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Must-Do's for UC in 2009

2008 is gone--and no one knows what's in store for 2009. But for the Unified Communications market to get to the next level, certain things will have to happen. Here's a list of some "must do's"--things that vendors, resellers, and enterprises need to work on in 2009 if the UC market is to reach its potential:1. Channel training and incentives for UC: The channel is the key to selling UC, and they need to be incentivized to go beyond selling switches to selling UC solutions, especially solutions that integrate with business processes and applications. Most VARs and system integrators (SIs) are still leading with IP Telephony or Unified Messaging rather than UC, and are especially falling behind in terms of selling UC integrated with business processes, which requires additional business analysis skills that most VARs and SIs lack.

2. Develop and provide ROI tools that demonstrate how UC will impact the bottom line: UC provides significant productivity benefits and enhancements to individual workers and workgroups, but how does it impact the enterprise as a whole and the bottom line? Without a way to demonstrate hard ROI to CIOs, it will be difficult for companies to prove the case and get UC implemented.

3. Federation and interoperability: We made some headway in 2008, but we still have a long way to go. Vendors like IBM and Microsoft are working together on UC interoperability, and we're seeing more interoperability testing from many of the leading UC vendors, but the industry needs to do a better job sharing presence information between components and between vendors to make UC more valuable to companies, both internally and externally.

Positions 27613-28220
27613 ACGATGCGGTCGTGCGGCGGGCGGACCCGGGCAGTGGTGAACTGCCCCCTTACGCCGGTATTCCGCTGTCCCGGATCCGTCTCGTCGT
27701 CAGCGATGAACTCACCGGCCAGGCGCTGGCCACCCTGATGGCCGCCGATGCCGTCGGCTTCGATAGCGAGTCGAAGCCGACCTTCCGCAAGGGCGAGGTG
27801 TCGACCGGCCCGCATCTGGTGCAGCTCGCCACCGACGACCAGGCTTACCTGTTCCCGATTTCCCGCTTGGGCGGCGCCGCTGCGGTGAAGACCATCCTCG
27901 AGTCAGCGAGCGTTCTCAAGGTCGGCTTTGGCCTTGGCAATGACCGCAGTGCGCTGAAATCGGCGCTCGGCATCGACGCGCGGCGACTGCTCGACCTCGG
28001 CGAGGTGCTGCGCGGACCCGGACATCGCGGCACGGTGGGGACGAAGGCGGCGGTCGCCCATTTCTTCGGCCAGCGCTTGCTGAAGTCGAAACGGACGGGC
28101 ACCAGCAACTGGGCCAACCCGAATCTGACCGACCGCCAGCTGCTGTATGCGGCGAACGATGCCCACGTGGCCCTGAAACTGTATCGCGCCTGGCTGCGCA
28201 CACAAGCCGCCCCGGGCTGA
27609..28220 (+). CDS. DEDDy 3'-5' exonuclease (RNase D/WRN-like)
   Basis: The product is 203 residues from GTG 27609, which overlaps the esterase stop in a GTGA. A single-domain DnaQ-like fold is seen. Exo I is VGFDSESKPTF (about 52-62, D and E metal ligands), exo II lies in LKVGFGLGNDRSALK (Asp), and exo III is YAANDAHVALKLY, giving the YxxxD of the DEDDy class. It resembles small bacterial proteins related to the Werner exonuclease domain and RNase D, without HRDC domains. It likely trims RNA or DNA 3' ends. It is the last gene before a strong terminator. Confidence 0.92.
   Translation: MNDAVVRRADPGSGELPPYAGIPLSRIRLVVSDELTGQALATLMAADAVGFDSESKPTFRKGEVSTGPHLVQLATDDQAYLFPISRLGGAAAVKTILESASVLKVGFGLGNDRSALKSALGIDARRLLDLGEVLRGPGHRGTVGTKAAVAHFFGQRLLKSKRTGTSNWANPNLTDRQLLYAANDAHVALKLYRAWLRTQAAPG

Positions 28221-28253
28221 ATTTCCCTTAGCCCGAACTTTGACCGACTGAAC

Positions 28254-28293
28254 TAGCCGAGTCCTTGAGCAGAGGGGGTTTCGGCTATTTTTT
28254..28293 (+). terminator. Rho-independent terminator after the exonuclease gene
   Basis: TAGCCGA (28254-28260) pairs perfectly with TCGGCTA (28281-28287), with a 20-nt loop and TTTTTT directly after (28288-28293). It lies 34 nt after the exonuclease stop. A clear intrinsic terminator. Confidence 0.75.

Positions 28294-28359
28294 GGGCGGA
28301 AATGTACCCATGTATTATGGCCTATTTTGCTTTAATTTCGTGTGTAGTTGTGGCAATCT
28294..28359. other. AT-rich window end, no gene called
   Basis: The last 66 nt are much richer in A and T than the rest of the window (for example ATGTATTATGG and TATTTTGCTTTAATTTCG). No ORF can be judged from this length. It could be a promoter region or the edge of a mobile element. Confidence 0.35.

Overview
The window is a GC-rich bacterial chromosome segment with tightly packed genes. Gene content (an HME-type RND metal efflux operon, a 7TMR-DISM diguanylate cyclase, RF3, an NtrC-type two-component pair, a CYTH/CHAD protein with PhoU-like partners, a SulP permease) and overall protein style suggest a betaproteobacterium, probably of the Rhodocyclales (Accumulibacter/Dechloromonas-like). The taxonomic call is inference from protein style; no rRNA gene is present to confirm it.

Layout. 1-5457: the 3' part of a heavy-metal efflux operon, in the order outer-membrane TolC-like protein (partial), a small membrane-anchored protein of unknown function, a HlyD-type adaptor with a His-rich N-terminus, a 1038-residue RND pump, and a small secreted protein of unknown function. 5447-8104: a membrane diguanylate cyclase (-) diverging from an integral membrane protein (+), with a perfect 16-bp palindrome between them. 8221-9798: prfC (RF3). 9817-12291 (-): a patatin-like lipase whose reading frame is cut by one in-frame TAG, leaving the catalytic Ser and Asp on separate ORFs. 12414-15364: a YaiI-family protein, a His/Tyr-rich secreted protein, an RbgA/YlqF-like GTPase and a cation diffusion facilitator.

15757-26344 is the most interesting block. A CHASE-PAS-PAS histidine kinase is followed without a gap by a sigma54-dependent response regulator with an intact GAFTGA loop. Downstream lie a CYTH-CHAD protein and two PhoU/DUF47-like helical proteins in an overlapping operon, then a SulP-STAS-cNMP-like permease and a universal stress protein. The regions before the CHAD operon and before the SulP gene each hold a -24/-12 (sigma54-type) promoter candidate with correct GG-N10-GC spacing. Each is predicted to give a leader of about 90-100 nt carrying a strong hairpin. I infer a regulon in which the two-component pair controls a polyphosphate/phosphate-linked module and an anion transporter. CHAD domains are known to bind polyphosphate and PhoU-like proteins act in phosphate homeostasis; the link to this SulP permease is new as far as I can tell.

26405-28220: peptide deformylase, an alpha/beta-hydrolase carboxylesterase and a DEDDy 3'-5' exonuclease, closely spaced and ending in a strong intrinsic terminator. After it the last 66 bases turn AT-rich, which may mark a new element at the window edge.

4. More involvement from line-of-business managers: It's important that business managers understand how UC can impact their business processes by reducing latency and making them more effective and efficient. IT managers don't have a vested interest in purchasing and implementing UC, but business managers do, and they need to work with the IT managers, vendors, and SIs to determine which business processes can be improved with UC capabilities.

In addition to those "must-do's" there also are a few "should do's" for 2009. These won't make or break the market, but will certainly help the UC market grow:

1. Integrate UC with social networking. Social networking software has been gaining ground within enterprises, and these applications become even more compelling and useful when integrated with UC capabilities for basic functions such as click-to-call or "find the expert."

2. More UC product offerings from applications vendors like Oracle, SAP,, etc. UC is most valuable when it is embedded into business processes and applications, and it makes sense for the leading application vendors to offer UC-capable products. There's been very little progress from these vendors in terms of offering UC solutions.

3. The switch vendors need to find ways to add value to their products and remain relevant. Mobile phones and services are becoming the predominant means of communication even within the enterprise, and unless the switch vendors find ways of proving their value, they will be relegated to limited uses that mobile devices do not currently provide. Extending UC capabilities to mobile devices has been one of the key focuses of UC vendors but, on the downside, the value of desktop phones and, to some degree, the PBX/IP-PBX, has been greatly diminished.

The bottom line: The UC industry has made good headway during the past year, but there is still much work to be done.